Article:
"Then all of a sudden, I started to cry. I couldn't help it. I did it so nobody could hear me, but I did it. It scared hell out of old Phoebe when I started doing it, and she came over and tried to make me stop, but once you get started, you can't just stop on a goddam dime I was still sitting on the edge of the bed when I did it, and she put her old arm around my neck, and I put my arm around her, too, but I still couldn't stop for a long time. I thought I was going to choke to death or something. Boy, I scared hell out of poor old Phoebe. The damn window was open and everything, and I could feel her shivering and all, because all she had on was her pajamas. I tried to make her get back in bed, but she wouldn't go. Finally I stopped. But it certainly took me a long, long time."

The Catcher in the Rye interests me in different ways now that I read the book as an adult. I'm interested in how Holden admires children for the qualities he finds in them that he doesn't find in adults. His ideal job (although typically, he mis-remembers the song) is to be the 'catcher in the rye': to 'catch' children before they fall off cliff of childhood into the abyss of adulthood.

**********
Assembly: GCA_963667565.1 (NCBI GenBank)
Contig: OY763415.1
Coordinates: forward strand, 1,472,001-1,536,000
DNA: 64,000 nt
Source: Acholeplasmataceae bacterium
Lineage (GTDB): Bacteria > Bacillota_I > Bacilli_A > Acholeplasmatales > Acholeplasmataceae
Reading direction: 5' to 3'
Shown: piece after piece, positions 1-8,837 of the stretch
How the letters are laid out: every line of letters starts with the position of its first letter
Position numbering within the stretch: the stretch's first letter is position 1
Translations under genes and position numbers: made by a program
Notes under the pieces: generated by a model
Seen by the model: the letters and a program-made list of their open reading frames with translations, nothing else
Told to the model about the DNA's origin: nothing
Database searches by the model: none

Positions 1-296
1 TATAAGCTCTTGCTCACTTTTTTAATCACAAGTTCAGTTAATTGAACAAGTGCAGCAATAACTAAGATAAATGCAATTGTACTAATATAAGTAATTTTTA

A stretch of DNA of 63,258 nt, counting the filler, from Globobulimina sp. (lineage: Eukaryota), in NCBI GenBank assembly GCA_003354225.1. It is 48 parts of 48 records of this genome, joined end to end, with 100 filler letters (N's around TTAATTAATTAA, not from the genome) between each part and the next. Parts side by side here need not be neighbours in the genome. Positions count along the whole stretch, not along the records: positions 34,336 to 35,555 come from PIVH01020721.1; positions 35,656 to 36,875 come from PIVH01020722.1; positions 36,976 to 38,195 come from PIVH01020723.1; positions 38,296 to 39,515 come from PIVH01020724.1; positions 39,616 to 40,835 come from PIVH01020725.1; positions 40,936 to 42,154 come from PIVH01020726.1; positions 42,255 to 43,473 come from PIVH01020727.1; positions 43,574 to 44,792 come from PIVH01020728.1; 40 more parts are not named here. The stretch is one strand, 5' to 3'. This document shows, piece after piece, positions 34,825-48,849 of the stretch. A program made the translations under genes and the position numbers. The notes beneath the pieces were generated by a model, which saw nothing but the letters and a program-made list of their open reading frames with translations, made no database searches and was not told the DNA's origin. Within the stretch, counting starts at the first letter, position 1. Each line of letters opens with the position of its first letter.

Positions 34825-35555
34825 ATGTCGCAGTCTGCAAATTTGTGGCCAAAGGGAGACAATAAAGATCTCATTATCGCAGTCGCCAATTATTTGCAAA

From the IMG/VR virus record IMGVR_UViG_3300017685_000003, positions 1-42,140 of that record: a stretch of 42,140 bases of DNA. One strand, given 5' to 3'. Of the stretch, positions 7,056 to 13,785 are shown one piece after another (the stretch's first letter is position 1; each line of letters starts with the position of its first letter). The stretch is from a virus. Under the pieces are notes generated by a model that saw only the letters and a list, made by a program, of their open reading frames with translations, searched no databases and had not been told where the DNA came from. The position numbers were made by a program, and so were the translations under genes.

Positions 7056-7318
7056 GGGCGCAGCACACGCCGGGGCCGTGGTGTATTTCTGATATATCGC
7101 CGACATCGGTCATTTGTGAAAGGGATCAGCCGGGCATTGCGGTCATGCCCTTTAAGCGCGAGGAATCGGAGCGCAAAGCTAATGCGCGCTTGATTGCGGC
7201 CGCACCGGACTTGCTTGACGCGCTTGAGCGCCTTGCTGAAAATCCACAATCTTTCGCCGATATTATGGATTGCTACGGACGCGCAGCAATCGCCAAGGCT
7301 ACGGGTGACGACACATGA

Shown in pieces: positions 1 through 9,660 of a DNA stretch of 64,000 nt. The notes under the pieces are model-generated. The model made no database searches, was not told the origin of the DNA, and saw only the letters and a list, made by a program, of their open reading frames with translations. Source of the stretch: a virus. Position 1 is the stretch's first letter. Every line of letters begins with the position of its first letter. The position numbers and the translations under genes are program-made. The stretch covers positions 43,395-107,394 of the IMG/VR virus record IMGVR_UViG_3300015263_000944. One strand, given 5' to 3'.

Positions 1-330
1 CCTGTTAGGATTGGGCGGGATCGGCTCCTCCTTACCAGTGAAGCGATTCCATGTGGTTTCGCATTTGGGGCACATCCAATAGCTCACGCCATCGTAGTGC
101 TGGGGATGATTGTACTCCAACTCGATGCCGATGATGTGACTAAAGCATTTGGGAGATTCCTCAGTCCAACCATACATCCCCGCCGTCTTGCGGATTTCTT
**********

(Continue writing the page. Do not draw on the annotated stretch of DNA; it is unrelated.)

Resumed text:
I'm interested in the way Salinger has Holden completely oblivious to parts of his character, but allows him quite an insight into other parts: "...what scares me most in a fist fight is the guy's face. I can't stand looking at the other guy's face, is my trouble. It wouldn't be so bad if you could both be blindfolded or something. It's a funny kind of yellowness, when you come to think of it, but it's yellowness, all right. I'm not kidding myself."